2.4. Western Blotting

For western blotting, 1 μg of each of the recombinant proteins was separated by SDS-PAGE and transferred to Hybond-P membrane (GE Healthcare, QC, Canada). The membrane was blocked with 5% skim milk dissolved in phosphate buffered saline (PBS) containing 0.05% tween-20 (PBS-T) for 2 hr at room temperature. Then, it was incubated overnight at 4°C with mice serum that was collected four weeks after the last immunization with the respective antigen. After washing three times with PBS-T, the membrane was incubated with a horseradish peroxidase-conjugated anti-mouse IgG (GE Healthcare, QC, Canada) for 45 min at room temperature (RT) followed by three washing steps. Immunoreactivity was detected by chemiluminescence using ECL reagents following the manufacturer’s instructions (GE Healthcare, QC, Canada).

2.5. Antibody Measurement

The presence of antibody specific to LdPxn1 and LdPxn2 in serum samples was determined by enzyme-linked immunosorbent assay (ELISA). Briefly, 96-well microtiter plates (Sarstedt, USA) were coated overnight at 4°C with 1 μg/mL recombinant protein in bicarbonate buffer, pH 9.6. The plates were blocked with 5% (w/v) skim milk in PBS-T for 1 hr at RT. After three washes with PBS-T, 100 μl/well of sera diluted 1 : 100 in blocking buffer was added to the plates and incubated for 1 hr at RT. After washing, 100 l/well of biotinylated goat anti-mouse IgG1 or IgG2a antibody was added to the wells and incubated for 1 hr at RT followed by 1 hr incubation with streptavidin-HRP. The reaction was then developed by adding 100 μl/well TMB (3,3′,5,5′-tetramethylbenzidine) substrate (BD Biosciences, ON, Canada). After the reaction was stopped by adding 50 μl/well 1 N H2SO4, the plates were read at 450 nm in a microplate reader (Molecular Devices, USA).

2.6. In Vitro Antigen Stimulation and Cytokine Measurement

Mice were euthanized 4 weeks after the last immunization and lymph node and spleen cells were isolated as described previously [20]. Cells from lymph nodes of mice from the same group were pooled before in vitro stimulation. For stimulation assays, cells from individual spleens or from pooled lymph nodes were dispensed at 2 × 105 cell/100 μL media/well in 96-well flat bottomed tissue culture plates (Sarstedt, USA) and incubated with 2 or 10 μg/mL of recombinant protein in complete medium (RPMI-1640 supplemented with 10% FBS, 2 mM L-glutamine, 25 mM HEPES, penicillin (100 U/ml) plus streptomycin (100 lg/mL), and 50 μM -Mercaptoethanol) for 72 hr at 37°C in a humidified incubator with 5% CO2. Cells were also incubated with 5 μg/ml concanavalin A (ConA) or with medium alone as positive and negative control, respectively. Culture supernatants were collected and cytokine production was measured using cytokine ELISA kits as per the manufacturer’s instructions (BD Bioscience, ON, Canada) as described previously [20]. The amount of IFN- and IL-10 produced by lymph node or spleen cells was expressed as ng/ml. In addition, the production of IL-4 was measured in spleen cells and was expressed as pg/mL.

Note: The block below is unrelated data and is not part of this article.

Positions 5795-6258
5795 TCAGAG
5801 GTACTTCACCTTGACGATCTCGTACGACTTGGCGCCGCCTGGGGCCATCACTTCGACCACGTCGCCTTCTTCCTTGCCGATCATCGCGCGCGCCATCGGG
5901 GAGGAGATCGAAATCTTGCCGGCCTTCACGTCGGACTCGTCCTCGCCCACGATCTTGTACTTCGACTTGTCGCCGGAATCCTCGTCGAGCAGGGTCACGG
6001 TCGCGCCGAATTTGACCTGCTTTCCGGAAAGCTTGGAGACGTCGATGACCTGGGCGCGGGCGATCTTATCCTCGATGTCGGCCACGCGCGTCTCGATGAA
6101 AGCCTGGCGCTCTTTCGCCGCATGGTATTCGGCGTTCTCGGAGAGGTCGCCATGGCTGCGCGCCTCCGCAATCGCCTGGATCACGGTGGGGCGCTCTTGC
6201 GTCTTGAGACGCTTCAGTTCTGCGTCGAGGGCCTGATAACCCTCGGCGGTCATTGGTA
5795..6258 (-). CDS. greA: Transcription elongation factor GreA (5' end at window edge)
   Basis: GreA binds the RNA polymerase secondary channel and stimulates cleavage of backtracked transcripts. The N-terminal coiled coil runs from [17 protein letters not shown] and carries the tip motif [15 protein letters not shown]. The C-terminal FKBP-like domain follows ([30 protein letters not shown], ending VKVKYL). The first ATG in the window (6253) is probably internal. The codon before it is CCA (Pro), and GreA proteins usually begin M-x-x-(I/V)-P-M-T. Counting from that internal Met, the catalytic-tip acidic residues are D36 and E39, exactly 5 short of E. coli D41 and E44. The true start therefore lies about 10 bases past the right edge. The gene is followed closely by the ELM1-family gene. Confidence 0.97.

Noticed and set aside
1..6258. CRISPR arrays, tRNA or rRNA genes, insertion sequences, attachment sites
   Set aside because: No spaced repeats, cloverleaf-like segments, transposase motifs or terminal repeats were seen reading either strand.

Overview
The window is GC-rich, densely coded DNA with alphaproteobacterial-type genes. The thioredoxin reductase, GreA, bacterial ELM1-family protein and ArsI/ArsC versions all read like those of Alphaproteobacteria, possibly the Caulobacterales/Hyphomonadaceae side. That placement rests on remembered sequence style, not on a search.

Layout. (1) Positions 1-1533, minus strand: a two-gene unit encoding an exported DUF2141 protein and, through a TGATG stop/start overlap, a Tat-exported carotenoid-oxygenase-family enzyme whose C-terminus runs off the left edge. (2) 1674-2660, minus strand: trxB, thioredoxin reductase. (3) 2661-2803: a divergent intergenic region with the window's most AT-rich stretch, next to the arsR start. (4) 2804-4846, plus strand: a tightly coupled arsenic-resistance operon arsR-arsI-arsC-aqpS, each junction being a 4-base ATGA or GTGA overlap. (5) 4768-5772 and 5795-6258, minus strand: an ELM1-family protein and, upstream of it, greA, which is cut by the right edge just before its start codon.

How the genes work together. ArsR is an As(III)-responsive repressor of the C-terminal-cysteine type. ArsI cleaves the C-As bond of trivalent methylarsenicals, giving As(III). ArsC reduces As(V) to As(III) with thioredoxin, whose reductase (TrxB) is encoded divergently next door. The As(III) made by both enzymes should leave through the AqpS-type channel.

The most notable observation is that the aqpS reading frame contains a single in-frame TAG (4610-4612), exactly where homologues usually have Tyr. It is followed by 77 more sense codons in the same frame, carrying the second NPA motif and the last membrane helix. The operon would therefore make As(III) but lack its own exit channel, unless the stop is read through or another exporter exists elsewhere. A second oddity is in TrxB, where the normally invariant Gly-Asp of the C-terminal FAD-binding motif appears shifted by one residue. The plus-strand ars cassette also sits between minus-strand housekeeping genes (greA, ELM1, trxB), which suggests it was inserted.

2.7. Statistics

Data are expressed as the mean ± standard error of the mean (S.E.M.). Statistical analysis was performed using Student’s -test. value of less than 0.05 was considered statistically significant.

3. Results

3.1. Recognition of LdPxn1 and LdPxn2 by Immune Sera

To demonstrate the immunoreactivity of recombinant LdPxn1 and LdPxn2 in BALB/c mice, we tested the interaction between sera collected from immunized mice and the respective recombinant protein by western blot analysis. As depicted in Figure 1(b), mice immune sera bound to the respective recombinant protein immobilized onto the membranes as indicated by the prominent bands of the expected molecular size of the GST-fused proteins. This indicates that both proteins are immunogenic in BALB/c mice.

3.2. Comparative Analysis of Humoral Immune Response to Recombinant LdPxn1 and LdPxn2 Proteins

To analyze the isotype profile of antibody response in mice immunized with rLdPxn1 or rLdPxn2, we measured antigen specific IgG1 and IgG2a isotypes in sera collected at different time points after immunization. In addition, we calculated the ratio of IgG2a to IgG1 as a surrogate marker for Th1 type immune response.

As shown in Figure 3(a), immunization of mice with rLdPxn1 by itself stimulated a high level of IgG1 isotype and barely detectable amount of IgG2a at 3 weeks after the first immunization. The amount of specific IgG2a stimulated in this group increased upon booster immunization; however it remains significantly lower than the amount of IgG1 (). Concomitant injection of CpG ODN or GLA-SE with rLdPxn1 triggered a high level of IgG1 and more importantly a high level of IgG2a as well (Figure 3(a)). Similar to immunization with rLdPxn1 alone, the production of anti-rLdPxn1 antibodies in mice immunized with rLdPxn1 plus adjuvants was augmented by booster immunization (Figure 3(a)). The augmentation effect of booster injections together with the presence of TLR agonists in the immunization protocol resulted in the induction of IgG2a level as high as IgG1 four weeks after the last boost.